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Things will be a little different this month because I want to share some things from our new children's museum as well as some of our usual links. 

I'm going to take a break in December to think about what I want the 4th year (!) of Think Outside the Stacks to look like, make stuff, and prepare myself emotionally for American Crime Story: Versace. ;-)

If you want to browse back issues they are available here with older issues here

As always I love to hear feedback and suggestions for content at or @BethReads on Twitter. 

A visit to the Children's Museum of Cleveland

Two years ago our children's museum lost their lease and began the process of renovating and recreating themselves at a new location. My daughter and I were able to attend the preview day for members before the grand opening and there are many things I want to share with you that could be recreated on some scale in libraries. 

I won't share everything but you can see more general pictures at 

A large focus of the facility is on pretend and dramatic play. There is a miniature city with areas set up as a market, house, Dr/Vet office, garden, autoshop, and construction zone. 

Obviously, most of us can't recreate something of this scale in our own facilities but there are many ideas on Pinterest and in previous issues that you can use to create smaller opportunities for the same type of play. 

Now, here are a few things that might make it on to your wishlist:

This dollhouse is mounted on the wall on a floor that houses a display of dollhouses and other miniatures and lets kids have a hands-on experience in addition to the visuals. 

There are lots of unique cubbies, nooks, and slides. The house is supplied with simple wooden peg dolls and small squares of fabric for play. Not only do they encourage imagination, but they are cheap and simple to replace. 

This play table has a similar concept, but note the variety of areas. 

Another big area is sensory play. I think my daughter would move into the water area if she could. There are two things in the is area that I thought would work for libraries. The first is a large light table. 

Light tables are expensive for families, especially since they aren't quite an everyday item. This one, that can easily accommodate multiple children was a real hit. 

Another thing that could be done as part of a play or storytime program is painting with water. A big chalkboard surface is supplied with brushes in little cups of water. Simple and effective. 

I really liked these guides for families to encourage interaction. The back side has prompts for other age groups. The play area for the smallest visitors is still in production but I expect there will be parental prompts there as there were in the old facility. 

Of course, when dealing with big groups of families in a public place there are some practical matters.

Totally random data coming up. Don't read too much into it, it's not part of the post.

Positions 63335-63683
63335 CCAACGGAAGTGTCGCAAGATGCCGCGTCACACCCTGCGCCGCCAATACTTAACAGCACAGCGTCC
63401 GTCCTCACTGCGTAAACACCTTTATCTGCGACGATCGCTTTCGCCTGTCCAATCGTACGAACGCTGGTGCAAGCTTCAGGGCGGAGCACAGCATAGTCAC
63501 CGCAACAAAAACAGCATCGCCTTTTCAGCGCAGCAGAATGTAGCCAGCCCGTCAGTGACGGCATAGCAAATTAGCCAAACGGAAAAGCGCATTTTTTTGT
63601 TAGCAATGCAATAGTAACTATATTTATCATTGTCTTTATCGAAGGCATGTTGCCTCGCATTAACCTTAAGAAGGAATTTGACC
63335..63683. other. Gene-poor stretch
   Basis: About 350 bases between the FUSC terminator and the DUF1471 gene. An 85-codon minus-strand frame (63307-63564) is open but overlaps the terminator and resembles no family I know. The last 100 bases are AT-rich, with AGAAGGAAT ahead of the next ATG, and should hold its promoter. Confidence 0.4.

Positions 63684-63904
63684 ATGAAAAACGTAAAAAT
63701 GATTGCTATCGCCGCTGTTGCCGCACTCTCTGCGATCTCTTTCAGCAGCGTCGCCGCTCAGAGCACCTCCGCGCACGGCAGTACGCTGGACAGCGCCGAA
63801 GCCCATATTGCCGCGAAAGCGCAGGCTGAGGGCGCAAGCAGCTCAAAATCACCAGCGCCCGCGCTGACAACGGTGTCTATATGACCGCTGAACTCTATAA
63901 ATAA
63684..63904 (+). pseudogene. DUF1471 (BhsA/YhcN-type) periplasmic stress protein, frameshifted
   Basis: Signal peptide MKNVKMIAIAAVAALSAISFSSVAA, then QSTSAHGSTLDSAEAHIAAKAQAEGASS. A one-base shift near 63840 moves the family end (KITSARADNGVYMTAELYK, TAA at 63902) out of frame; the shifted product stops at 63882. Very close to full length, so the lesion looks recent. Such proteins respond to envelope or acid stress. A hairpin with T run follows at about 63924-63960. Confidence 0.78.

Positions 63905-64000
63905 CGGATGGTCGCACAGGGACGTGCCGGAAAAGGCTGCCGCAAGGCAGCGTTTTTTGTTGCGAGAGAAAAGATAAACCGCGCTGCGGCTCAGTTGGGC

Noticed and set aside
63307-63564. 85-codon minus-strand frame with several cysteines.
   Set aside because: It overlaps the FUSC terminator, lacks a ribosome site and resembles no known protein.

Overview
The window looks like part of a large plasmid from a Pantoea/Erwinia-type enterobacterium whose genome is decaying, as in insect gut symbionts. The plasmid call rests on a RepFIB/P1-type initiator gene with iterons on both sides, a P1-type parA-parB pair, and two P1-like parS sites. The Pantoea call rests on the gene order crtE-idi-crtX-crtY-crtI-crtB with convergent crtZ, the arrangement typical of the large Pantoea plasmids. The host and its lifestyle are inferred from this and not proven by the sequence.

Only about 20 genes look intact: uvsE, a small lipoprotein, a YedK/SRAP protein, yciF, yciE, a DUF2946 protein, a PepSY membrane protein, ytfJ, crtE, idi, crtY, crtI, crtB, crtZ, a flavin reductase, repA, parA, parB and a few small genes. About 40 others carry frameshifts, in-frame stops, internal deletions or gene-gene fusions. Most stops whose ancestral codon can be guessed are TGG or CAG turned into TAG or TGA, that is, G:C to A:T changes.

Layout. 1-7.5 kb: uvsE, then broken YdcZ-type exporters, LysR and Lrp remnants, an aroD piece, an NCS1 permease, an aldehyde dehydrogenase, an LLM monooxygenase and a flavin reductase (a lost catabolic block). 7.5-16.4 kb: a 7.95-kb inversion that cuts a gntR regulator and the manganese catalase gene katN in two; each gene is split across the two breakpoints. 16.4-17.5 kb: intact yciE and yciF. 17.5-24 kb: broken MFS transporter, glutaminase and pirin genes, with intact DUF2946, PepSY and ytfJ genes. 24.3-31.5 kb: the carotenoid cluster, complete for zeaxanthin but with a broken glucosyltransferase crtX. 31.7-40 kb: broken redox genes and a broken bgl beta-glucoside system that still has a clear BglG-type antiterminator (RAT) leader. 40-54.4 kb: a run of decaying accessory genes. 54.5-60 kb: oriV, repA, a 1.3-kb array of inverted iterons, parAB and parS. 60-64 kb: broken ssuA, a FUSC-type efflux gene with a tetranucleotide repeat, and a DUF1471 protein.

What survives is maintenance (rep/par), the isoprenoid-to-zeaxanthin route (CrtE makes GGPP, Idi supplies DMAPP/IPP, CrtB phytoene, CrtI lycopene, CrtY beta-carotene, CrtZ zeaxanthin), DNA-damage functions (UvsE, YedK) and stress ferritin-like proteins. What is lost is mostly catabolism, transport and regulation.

I love this branded hand sanitizer station.

And these handy bags scattered about for germy toys. 

Now on to our links for this issue:

Playing Together: Using Apps to Augment Relationships Between Adults and Children(via Joan Ganz Cooney Center)
Joint Media Engagement or adults and children using media together is key to the meaningful use of digital media. Here are some cool examples, as well as a list of what apps and developers can do to encourage this kind of use. 

Alexa, Are You Safe for My Kids? (via NPR)
After the holidays more homes than ever will have digital assistants, but what does that mean for kids? Hint: joint engagement is important. 

3D Paper Faces (via Krokotak) 
This a cute art project and kids can either do a self-portrait or a favorite character. (Psst, You can get a construction paper pack with 10 different skin tones at SSWW.)

Pre-Writing Skills: Essential for Early Learners (via Liz's Early Learning Spot)  Lots of good info on pre-writing and related motor skills as well as some ideas for activities to help improve them in early childhood. 

Age Appropriate Videos to Explain Consent to Kids (via LifeHacker)
Like most things having to do with sex and relationships, an ongoing age-appropriate dialog is important. There are plenty of book tie-ins for teens. 
Galaxy Snow Globes (via Wee Warhols)
De-holiday a holiday favorite with these galaxy globes. Even better, the author found the globes at Dollar Tree. 


Assistive Technology 101 (via Reading Rockets)
A good overview of what Assistive Technology is, what it is used for, and how to find out more. 

21 Sweets and Bakery Books for Little Learners (via Pocket of Preschool)
Wouldn't baking and bake goods make a nice holiday adjacent display or storytime theme? 

Stories as Mirrors and Windows (via Crawling Out of the Classroom)
The first post of a series about unpacking Dr. Rudine Sims Bishop's concept of books as mirrors and windows with students all of which you should read. There are some great ideas here for anyone that talks about books with young people. 

Easy Unicorn Horn for Pretend Play (via Fun WIth Mama)
Unicorns are great and all, but I couldn't help think about all the fun Narwhal books that have come out lately. 

Brrrrriliant Winter Books (via Imagination Soup)
Chill out with these recent winter picture books.

Pumpkin Piano with Makey Makey
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